Photo credit: Stef Schrader
My racecar was built with burritos. Hot, gooey, spicy, finger-lickin’-good burritos. It’s easy to eat with your hands when you’re busy, and easier yet when the closest fast-ish food to your project car is a Freebirds. How can something so wholesome, cheesy and good be the likely end of me?
Jason’s grody Senior Week post where he may or may not have drank windshield wiper fluid reminded me that oh man, I’ve had worse. Not in that quantity, but certainly much nastier.
There wasn’t a sink at the shed where I was working on the Porsche 944 for the longest time. So, I generally just washed my hands before ordering a burrito and called it good enough, but sometimes I sat down and noticed that my nails weren’t adequately scrubbed, or that I bit into something gritty that tasted like chewed-up timing belt mid-lunch.
Here’s what I can think of just off the top of my head:
That time I changed a fuel line and the gas smell somehow didn’t leave my hands and arms for days.
That time I decided to clean up the 944’s plastic timing and balance belt covers for probably the first time since the car was built in 1984.
Brake jobs. All of them. Ever.
All the times I’ve gone somewhere reeking of Cucumber Melon PB Blaster because I have tried and failed to cover the leftover PB Blaster stank with scented lotion.
Oil changes that trap unreachable grime under every fingernail for at least two or three days.
That time one of you jamokes thought it would be hilarious if I licked Magnus Racing’s Porsche 911 race car—after it had just been cleaned with Brutal Toxic Awful Cleaner Spray Crap—and then got ultra-sick the next day.
That week-long rush-push to try getting the 944 ready to race in the August heat where I covered myself head-to-toe in filth from sweating under the car all day.
That time an large container of oil sprung a leak inside one of the bins in my living room, basically turning my apartment into the post-Deepwater-Horizon-disaster Gulf of Mexico.
One of many toxic fluids that may or may not drive me to an early grave. Photo credit: Stef Schrader
Whenever I stick my finger inside the 944’s coolant reservoir to see if there’s still coolant in the system, and then forget about it.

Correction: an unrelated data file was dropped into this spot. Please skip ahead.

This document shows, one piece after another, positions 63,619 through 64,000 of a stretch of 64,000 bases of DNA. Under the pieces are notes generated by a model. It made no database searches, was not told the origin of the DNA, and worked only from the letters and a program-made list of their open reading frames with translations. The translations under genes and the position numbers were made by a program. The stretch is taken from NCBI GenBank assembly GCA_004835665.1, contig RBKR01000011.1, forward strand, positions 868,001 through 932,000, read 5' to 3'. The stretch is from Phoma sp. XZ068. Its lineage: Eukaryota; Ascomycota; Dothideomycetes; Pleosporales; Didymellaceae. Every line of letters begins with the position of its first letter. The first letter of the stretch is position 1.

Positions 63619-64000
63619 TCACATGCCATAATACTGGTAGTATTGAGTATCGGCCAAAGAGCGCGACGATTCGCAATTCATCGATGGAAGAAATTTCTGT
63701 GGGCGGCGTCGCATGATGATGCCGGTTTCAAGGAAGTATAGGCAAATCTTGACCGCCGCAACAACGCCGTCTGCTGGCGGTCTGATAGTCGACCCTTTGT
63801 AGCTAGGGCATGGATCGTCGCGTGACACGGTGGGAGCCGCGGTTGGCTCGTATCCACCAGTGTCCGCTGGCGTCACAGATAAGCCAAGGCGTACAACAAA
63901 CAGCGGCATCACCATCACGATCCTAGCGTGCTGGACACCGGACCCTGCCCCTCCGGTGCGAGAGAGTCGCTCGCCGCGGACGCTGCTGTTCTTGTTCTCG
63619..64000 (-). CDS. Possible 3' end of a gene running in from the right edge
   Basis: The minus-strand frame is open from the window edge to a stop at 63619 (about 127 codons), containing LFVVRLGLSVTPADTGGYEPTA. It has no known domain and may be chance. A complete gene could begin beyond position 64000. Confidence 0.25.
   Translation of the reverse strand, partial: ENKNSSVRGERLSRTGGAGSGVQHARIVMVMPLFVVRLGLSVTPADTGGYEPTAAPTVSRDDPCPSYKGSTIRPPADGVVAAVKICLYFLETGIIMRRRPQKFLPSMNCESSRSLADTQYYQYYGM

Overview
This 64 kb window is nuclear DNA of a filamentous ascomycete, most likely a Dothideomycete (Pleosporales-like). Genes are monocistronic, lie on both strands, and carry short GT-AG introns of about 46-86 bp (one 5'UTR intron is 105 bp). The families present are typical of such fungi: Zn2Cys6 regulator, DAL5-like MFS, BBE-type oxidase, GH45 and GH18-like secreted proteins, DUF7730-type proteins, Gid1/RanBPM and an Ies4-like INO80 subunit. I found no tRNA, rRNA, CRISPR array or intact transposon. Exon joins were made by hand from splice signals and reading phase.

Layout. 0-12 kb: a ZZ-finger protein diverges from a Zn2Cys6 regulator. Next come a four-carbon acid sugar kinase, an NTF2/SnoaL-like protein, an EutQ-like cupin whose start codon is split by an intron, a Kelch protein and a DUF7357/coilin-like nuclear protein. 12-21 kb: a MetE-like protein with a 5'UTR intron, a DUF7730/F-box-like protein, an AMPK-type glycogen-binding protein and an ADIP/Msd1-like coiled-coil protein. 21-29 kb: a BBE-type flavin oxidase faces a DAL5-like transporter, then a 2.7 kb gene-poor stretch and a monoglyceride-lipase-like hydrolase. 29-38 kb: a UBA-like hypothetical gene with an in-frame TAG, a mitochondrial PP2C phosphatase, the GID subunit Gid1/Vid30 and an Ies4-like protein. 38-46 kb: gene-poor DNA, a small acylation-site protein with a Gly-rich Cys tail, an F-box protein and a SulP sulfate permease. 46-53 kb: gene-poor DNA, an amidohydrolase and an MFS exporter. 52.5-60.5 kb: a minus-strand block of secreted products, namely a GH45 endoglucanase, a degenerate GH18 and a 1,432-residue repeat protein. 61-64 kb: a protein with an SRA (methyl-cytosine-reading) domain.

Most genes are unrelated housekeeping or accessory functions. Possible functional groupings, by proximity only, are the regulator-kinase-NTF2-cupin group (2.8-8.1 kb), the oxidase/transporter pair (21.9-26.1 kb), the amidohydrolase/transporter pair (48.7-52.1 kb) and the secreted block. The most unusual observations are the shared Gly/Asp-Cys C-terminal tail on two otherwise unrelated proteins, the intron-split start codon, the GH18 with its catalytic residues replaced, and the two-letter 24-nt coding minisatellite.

Every time I handle that spare set of brake calipers that I keep meaning to rebuild someday and coat my fingers in a thin layer of brake fluid that I usually mindlessly wipe on my pants.
Sometimes I think to wear gloves! That glove smell, though. Latex bits. Nitrile whatever. There’s something there I shouldn’t rub on a burrito, then eat.
A vain attempt at stripping out a previously flooded 944 shell before ultimately deeming it too rusty and selling it to another 944 racer.
Any work beneath the car where I encounter the thick gooey crust of accumulated oil and sediment on the bottom of the car’s engine.
Every time I have to go on an insect-killing rampage with pesticides in my race car after spotting spiders or hornets.
Several attempts at fixing the leaky fuel filler neck in the 944 where I coated my hands in gas.
The oil, metal and rubber combo-smell that just won’t leave my hands after replacing front-of-engine seals.
You know the rule with burritos: if it oozes on your fingers, it’s only polite to lick it off. You are allowed. It’s practically burrito ettiquette.
My current crapcan racing 944 is an awesome car that I bought out of the comment section of my very first article as a Jalopnik contributor. It was a commenter’s project that had sat for some time, so we went through it with a fine-tooth before it ever saw a lap on track—just to be sure.
It took forever to get that car together. Thus, I have eaten a butt-ton of burritos in my life.
Holy crap, man. I am going to die.
This has been me coming to grips with my own very stupid mortality.